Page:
Achieving Quality Education for All is Possible
Rwanda Opens Regional Summit on Quality Education
Kigali, 29 November 2011: At the opening of the first regional summit on Achieving Quality Education for All, the Speaker of the Rwandan Senate and the Guest of Honour of the event, Hon. Dr. John Damascene Ntawukuriryayo emphasised how improving the quality of learning will help the country achieve its economic development and poverty reduction goals.
“Education is the key to supplying the skilled workforce that our labour market needs,” said Ntawukuriryayo. “Quality education and the creation of a skilled and knowledgeable young population will be the foundation upon which Rwanda achieves its ambition of becoming a knowledge-based economy. The Rwandan Government continues to give priority to education development, acknowledging the link between success in education outcomes and the achievement of our own national economic development and poverty reduction goals and the overall Vision for the country,” he explained.
His remarks were made at the opening of this two day summit, which brings together participants from ten Ministries of Education in the region (Burundi, Democratic Republic of Congo, Ethiopia, Kenya, Malawi, Rwanda, South Sudan, Tanzania, Uganda and Zambia), as well as national, regional and international expert speakers from the field of quality education.
Rwanda is one of a few African countries on track to achieve universal access to primary education (96% net enrolment in 2011) with girls enrolling at slightly higher rates than boys. Under the Nine Year Basic Education Reform, Government abolished primary school fees in 2003 and lower secondary fees in 2007. It also invested heavily in teacher training and classroom construction to get more children into school while maintaining the quality of education.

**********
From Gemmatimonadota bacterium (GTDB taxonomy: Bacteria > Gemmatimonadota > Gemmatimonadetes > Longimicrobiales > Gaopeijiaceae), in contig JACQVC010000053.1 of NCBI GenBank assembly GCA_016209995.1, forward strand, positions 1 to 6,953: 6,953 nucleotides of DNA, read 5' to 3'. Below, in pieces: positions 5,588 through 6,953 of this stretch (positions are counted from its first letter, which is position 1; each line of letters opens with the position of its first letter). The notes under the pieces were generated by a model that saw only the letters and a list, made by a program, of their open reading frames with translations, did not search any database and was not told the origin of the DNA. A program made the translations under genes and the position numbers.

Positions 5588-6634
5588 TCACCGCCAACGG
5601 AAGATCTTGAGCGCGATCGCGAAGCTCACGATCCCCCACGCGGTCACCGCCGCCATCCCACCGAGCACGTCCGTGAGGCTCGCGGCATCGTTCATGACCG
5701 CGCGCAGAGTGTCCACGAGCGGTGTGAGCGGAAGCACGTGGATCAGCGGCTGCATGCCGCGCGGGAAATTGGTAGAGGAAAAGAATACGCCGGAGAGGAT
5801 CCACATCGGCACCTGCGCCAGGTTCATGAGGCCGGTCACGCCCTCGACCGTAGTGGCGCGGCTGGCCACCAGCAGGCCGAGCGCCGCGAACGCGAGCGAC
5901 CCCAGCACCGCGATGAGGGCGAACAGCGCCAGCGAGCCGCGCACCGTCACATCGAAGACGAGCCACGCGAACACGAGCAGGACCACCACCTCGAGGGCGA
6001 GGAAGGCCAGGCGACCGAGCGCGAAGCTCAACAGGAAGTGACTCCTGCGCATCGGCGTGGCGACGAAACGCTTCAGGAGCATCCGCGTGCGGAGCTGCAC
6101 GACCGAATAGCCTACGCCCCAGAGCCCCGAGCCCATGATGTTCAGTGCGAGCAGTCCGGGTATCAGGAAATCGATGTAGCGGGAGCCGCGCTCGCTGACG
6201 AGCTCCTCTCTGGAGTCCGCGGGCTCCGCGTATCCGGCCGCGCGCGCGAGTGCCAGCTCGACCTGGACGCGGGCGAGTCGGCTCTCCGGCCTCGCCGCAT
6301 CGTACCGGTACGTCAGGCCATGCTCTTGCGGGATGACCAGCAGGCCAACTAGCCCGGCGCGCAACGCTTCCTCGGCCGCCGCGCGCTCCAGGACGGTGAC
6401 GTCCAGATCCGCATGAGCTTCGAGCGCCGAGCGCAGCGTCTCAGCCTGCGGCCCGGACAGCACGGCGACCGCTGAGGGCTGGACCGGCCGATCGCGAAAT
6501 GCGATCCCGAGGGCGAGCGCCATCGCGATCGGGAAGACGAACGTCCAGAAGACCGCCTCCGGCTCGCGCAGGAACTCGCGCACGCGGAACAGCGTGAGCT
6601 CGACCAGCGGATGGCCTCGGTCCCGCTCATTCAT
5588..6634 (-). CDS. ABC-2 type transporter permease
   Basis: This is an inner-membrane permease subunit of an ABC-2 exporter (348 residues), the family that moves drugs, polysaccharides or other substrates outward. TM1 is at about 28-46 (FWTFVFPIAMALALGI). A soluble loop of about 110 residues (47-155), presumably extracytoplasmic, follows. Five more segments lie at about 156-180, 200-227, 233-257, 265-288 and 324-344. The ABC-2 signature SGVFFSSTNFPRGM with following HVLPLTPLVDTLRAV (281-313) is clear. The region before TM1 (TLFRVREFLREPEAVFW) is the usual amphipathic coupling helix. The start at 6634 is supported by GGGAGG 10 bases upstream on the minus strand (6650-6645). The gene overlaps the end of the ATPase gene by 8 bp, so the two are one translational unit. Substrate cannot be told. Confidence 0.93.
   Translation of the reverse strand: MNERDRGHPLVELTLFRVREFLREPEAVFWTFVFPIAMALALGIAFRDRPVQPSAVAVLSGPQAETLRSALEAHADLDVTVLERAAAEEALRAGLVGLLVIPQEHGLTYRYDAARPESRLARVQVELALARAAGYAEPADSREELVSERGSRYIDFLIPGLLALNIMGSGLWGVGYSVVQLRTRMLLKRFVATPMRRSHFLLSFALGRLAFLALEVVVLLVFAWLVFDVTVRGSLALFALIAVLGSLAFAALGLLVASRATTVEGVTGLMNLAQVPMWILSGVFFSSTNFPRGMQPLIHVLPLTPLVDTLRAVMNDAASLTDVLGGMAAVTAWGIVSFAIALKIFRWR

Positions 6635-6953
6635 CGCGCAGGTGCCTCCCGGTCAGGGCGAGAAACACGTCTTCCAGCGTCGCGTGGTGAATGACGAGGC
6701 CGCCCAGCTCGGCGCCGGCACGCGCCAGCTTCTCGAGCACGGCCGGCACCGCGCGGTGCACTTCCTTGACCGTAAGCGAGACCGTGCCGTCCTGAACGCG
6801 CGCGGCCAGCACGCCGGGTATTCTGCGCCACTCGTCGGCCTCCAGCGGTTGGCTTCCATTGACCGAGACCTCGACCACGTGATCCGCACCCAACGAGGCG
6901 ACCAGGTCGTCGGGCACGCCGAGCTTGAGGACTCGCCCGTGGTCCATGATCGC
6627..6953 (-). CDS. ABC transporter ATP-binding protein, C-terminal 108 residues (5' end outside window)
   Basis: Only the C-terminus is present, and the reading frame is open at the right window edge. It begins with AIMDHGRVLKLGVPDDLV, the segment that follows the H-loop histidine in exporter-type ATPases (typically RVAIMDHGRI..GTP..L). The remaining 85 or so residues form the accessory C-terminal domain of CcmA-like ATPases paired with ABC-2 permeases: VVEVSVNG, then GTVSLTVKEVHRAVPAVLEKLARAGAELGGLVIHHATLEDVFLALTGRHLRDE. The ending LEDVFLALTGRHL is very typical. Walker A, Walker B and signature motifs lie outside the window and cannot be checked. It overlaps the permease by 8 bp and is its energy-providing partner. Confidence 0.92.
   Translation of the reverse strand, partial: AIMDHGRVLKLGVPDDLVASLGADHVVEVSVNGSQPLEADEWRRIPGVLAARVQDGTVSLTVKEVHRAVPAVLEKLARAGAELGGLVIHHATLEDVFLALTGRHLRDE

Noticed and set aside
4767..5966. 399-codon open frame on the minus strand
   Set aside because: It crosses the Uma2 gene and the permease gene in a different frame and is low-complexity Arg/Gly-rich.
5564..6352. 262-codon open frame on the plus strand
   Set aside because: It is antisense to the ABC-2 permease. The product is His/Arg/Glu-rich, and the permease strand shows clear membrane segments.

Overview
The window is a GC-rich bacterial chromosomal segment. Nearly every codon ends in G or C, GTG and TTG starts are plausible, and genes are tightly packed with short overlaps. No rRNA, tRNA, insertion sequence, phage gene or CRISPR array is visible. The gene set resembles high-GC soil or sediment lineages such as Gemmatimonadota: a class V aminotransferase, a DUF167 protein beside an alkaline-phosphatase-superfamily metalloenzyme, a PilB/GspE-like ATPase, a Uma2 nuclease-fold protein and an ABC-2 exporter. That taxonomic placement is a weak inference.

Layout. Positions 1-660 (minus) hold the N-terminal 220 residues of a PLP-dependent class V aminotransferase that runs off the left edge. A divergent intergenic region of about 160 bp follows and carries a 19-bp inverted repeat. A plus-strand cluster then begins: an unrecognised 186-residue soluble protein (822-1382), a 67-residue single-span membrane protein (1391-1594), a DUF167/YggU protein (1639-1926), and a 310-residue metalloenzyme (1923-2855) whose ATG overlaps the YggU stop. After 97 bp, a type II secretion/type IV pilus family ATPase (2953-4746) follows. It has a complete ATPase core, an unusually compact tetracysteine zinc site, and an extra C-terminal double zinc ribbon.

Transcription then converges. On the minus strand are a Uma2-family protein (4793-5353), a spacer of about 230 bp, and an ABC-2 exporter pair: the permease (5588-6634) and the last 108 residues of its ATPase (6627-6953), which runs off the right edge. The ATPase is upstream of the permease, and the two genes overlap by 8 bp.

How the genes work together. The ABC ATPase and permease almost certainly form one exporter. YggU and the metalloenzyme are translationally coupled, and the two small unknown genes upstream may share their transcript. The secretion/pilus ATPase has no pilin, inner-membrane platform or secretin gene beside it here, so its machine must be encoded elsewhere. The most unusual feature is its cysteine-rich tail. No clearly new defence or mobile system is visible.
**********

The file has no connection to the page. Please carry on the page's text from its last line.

But the challenges facing Rwanda and other countries in the region in improving quality and learning achievements are multiple. According to the conference organisers, the common challenge is to consistently improve the quality of education for all during a period of ever increasing student enrolment. This is important in the context of limited resources, where it is necessary to plan, prioritise and phase quality improvement measures in the best possible way.
The regional summit will allow participants to plot a way forward in addressing these challenges, while learning from good regional and international practices to improve quality learning outcomes and key competencies.
“Basic numeracy and literacy are foundational skills for all future learning. We must ensure that our schools are developing these skills and giving children the tools to learn and unlock their full potential," said Minister of State for Primary and Secondary Education, Dr. Mathias Harebamungu.
During the summit, participants will have the opportunity to discuss how to improve teaching and learning; how to better assess learning achievement; how to promote literacy, language and reading; how to enhance teacher training and motivation, and how to strengthen technical and vocational training.
At the end of the summit, participants will discuss conclusions and recommendations for achieving quality education for all in the region. Each country will take away action points and ideas to support their respective quality education initiatives.